This sentiment has been met with much controversy in the media, with many of us asking, if we can go to Mars, why can we not aid in the regeneration of our own planet? Well, we can and we must – for our own sake. Mars is not going to be our new planet any time soon, and we will need Earth for many millennia to come. There is a very long way to go to ever inhabit Mars. We actually have to get there first. However, our future on Earth remains unpredictable, both due to human influence as well as natural influences way out of our control. “We know that life on Earth has been wiped out at least five times. We need a backup plan, a place to call home in case ours is met with disaster, space born or human made,” Staats says.
Speaking about the Mars journey in a recent Science Café talk in Cape Town, Staats referred to a study on individuals who were diagnosed with depression. When asked to describe their future, they described only pure reality. Only what was realistically possible based upon their exact circumstances.
Seeing our future exactly as it is, is depressing us as a species. With the overwhelming number of problems we currently face, and the equally overwhelming amount of change we have to make to correct it, the human psyche is beginning to falter.
However, no matter how sentimental it may sound, the human spirit seems to be made of stronger stuff. We keep on trying new things, we are essentially problem solvers and have been since we first invented the spear to catch our food, and discovered fire to keep us warm. In this sphere lies the second part of the answer to our question – why does Mars matter? The unexpected answer is…hope.
“It is human nature to desire to look to the future and see something better than what we have, right here, right now… But when we no longer see an improved future, despite the innovations, we find the future depressing, dystopian,” Kai says. The human race needs something to strive for, something to get behind.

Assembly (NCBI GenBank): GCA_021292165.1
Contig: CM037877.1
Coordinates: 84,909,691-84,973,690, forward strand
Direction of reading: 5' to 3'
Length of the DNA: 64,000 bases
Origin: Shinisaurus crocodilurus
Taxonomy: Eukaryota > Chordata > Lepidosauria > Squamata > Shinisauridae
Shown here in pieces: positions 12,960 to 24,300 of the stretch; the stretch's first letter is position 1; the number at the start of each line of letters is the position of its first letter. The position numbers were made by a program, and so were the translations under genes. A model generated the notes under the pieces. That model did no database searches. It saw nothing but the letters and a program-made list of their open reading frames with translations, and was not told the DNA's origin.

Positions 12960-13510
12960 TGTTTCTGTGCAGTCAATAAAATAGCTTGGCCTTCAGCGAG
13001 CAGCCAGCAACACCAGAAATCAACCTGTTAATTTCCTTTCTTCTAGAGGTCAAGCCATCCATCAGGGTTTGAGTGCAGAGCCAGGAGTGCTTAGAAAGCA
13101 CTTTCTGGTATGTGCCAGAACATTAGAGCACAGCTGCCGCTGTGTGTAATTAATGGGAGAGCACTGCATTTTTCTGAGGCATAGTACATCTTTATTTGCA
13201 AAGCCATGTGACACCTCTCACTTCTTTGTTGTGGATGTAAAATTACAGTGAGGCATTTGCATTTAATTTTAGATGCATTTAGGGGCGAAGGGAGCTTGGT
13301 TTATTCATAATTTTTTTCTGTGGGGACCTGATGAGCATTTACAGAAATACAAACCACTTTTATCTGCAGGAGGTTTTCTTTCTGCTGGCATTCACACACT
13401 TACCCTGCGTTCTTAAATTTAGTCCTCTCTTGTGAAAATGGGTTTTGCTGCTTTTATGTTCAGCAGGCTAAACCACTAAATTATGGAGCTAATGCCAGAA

It is a great current discussion amongst many prominent scientists, thought leaders and pioneers today that science and technology have seemingly failed us. The once great promises and infinite possibilities we envisioned engulfed by our endless list of problems and failures as a species. An overwhelming number of things that seem to outstrip our natural problem-solving and solution-oriented instincts.
Mars becomes important because it reminds us that we are capable of incredible things. We have performed life-saving medical marvels. We have been to the depths of the ocean and can hop on a plane and fly to destinations far from where we are in a matter of hours. We have the capacity to build and fix and overcome. It gives us heroes to admire and in so doing, lends us aspirations that drive us forward as individuals. “We need new heroes…there is something about humans taking tremendous personal risk that inspires entire generations. Not an “extreme sport” but a true adventure, the likes of which we have not seen for nearly half a century,” Staats says.
Let’s take a quick look at some of the basic physical hurdles we will have to overcome to get to Mars. The journey itself will take an estimated two hundred days, nearly six and a half months. That means the astronauts will spend a solid six months in a confined space with only each other and nowhere else to go. Think about doing that journey with your best friend, never mind a near stranger. The planet is far less than ideal for the human physiology with the lack of oxygen and high levels of CO2 being the main issues. Staats explains that life on Mars will be completely confined to indoors, in a compression suit or in a compression rover. How we handle these challenges is another discussion entirely.
Despite this grounding reality, Mars remains important. Its incredible scale of adventure and risk reminds us of who we are. The human identity is shaped by taking on challenges and attempting impossible feats. We have to keep trying. This is the key to the human spirit.